Thursday, June 24, 2010

The Internet and Our Minds

Spark recently featured a great interview with Nicolas Carr, which discuses his new book The Shallows: What the Internet is Doing to Our Brains. Carr is well known for his 2008 article "Is Google Making Us Stupid?", which examined the impact of Google, hyperlinks, and the internet in general, on how we process information.

Carr's new book continues to discuss the changes to how we process information. He argues that the changes in our methods of processing information, is in part due to neurophysiology. Our brains automatically strengthen the habits which we frequently use, while less commonly used processes are forgotten or weakened. Thus, given the onslaught continuous of information, it is hardly surprising that our ability to concentrate on a single item at a time has decreased.

Additionally, Carr also highlights the rise of the 'real-time web' and our growing craving for immediacy and new information. We crave new information, regardless of how trivial it is. How many times have you glanced at a twitter API or your RSS feed while doing other work? The information your receiving via twitter usually isn't life altering, but it is new and that's something which humans tend to be drawn to.

The real-time web environment has also contributed to the mentality that unless we see and use information immediately, it is no longer relevant or useful. There is so much information out there, that older information is often discarded as useless. Information has become like a child's toy. The toy is great when it's brand new and shinny, but it's quickly forgotten when another new toy is discovered. The historian in me cringes at this thought, the newness of information is should not determine its validity. Validity should be based upon the quality and the source of the information.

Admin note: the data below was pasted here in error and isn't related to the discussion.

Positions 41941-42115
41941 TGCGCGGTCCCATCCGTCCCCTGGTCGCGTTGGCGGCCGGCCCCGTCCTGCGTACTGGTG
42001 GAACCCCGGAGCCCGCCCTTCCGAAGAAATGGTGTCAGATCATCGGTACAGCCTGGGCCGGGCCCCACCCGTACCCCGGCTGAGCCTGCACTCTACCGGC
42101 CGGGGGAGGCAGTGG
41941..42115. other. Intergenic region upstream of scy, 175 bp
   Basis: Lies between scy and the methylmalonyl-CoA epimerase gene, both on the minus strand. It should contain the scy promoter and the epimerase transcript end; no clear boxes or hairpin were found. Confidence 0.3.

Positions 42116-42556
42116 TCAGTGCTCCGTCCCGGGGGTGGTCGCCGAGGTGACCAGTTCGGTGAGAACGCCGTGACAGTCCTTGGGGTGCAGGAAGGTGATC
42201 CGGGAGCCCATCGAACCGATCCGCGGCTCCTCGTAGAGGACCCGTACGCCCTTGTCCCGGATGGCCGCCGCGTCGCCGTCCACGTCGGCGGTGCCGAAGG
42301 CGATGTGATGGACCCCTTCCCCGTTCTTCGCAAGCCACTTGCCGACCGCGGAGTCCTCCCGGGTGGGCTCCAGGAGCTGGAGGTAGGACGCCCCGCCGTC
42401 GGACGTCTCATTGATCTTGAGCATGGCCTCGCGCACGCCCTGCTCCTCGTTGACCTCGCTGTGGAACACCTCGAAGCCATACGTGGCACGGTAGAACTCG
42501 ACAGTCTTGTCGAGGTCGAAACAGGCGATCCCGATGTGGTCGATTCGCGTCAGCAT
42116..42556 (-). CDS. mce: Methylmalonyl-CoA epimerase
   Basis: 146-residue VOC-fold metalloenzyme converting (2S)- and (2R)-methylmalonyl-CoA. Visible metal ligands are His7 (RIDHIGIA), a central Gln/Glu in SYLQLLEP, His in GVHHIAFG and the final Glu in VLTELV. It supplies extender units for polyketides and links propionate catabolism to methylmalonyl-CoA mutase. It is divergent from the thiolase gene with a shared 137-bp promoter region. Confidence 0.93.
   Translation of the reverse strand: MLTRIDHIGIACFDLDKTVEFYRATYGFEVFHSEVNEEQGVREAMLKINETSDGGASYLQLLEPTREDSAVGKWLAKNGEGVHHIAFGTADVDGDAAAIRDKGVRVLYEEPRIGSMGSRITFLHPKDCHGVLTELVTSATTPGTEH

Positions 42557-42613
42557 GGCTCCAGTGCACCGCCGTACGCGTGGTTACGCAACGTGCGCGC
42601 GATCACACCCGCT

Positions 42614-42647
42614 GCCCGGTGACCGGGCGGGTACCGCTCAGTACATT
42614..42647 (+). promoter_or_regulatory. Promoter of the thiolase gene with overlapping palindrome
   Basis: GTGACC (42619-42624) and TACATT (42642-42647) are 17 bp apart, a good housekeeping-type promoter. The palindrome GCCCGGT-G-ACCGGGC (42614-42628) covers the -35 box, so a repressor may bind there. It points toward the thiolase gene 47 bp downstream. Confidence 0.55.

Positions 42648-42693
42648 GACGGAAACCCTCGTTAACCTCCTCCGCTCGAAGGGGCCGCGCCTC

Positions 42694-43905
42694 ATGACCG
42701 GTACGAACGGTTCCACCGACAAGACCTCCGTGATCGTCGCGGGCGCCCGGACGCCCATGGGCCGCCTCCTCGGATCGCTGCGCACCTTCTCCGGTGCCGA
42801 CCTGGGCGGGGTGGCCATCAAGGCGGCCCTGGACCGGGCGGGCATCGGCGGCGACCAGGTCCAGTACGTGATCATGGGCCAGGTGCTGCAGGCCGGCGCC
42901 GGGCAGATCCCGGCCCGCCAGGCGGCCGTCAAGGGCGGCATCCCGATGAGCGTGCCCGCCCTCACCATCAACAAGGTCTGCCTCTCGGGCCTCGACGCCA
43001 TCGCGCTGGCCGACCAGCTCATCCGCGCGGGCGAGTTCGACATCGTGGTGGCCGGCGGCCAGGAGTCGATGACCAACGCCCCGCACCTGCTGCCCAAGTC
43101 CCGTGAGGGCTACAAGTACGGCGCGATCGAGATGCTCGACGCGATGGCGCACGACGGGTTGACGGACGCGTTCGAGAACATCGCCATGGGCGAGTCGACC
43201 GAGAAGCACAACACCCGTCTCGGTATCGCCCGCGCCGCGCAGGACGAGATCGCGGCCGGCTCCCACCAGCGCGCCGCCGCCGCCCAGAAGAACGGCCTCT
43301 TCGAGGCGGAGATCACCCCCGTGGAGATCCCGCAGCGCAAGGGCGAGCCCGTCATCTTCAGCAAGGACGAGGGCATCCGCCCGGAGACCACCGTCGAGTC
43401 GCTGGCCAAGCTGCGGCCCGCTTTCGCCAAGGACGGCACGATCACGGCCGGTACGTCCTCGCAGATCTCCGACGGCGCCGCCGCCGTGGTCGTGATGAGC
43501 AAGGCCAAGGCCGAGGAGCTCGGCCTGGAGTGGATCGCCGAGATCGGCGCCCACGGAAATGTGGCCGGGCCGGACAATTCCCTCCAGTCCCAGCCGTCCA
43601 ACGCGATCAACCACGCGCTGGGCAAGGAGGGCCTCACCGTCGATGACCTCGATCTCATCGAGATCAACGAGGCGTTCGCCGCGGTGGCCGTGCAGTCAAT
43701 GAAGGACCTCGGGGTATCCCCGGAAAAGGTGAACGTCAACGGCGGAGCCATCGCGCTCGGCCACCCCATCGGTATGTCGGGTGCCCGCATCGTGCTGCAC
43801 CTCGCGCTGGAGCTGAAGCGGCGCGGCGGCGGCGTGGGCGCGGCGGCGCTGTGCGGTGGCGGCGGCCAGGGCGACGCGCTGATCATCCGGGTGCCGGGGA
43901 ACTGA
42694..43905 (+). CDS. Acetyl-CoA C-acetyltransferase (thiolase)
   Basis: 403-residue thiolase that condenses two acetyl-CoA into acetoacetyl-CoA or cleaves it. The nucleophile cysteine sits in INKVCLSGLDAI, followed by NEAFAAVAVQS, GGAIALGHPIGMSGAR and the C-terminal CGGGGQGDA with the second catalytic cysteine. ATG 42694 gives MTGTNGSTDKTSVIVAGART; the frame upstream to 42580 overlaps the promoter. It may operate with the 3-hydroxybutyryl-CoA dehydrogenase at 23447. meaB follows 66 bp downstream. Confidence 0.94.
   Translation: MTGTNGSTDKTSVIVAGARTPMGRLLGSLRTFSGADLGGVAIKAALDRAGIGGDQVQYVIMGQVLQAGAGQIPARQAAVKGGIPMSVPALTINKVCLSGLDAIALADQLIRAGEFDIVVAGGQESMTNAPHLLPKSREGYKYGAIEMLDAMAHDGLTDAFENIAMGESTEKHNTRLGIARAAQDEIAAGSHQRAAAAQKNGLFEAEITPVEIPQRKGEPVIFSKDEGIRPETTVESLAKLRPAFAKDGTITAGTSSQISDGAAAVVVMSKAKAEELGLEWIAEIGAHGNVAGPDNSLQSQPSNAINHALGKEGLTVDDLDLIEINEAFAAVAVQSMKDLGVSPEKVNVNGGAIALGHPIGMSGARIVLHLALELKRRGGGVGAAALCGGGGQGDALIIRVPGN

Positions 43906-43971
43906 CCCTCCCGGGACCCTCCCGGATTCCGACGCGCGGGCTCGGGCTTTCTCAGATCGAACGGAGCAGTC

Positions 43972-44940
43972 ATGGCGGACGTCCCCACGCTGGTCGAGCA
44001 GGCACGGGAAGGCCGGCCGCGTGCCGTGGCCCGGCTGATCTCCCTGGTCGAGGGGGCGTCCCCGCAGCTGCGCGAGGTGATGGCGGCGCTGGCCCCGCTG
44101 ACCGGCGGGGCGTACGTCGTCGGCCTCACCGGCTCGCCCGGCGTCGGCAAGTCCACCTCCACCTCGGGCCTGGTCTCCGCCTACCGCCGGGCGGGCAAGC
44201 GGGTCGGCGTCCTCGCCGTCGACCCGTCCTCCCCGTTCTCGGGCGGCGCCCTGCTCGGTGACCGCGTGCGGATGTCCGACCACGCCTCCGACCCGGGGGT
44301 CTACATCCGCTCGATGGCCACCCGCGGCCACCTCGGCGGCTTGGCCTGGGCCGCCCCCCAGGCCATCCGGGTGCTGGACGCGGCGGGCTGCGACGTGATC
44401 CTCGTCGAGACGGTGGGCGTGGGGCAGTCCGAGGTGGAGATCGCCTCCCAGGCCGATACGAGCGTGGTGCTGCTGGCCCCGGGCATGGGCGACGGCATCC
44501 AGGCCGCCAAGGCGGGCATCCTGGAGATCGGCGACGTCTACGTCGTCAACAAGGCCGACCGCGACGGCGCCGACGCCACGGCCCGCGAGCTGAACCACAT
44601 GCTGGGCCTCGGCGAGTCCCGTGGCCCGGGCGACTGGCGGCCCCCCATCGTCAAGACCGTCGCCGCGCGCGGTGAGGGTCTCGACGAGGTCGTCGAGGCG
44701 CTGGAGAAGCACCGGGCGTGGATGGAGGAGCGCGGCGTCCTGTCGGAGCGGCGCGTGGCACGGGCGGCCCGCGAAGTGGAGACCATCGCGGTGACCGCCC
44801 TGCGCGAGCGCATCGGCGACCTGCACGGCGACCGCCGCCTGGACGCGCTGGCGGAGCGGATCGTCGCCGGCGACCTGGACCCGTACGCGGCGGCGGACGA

Despite this, I admit to being a bit of an information addict. I feel out of sync with the world if I haven't checked my RSS feed or TweetDeck. Sometimes the appeal of the new is just too hard to resist. Is this information addiction a bad thing? I'm not entirely sure. I'm still able to sit down and give my undivided attention to a book. However, if I want to accomplish anything using a computer disconnecting from the internet does marvels for my productivity. Perhaps this multitasking mode of thinking isn't better or worse than how our minds use to think, just different or evolved.

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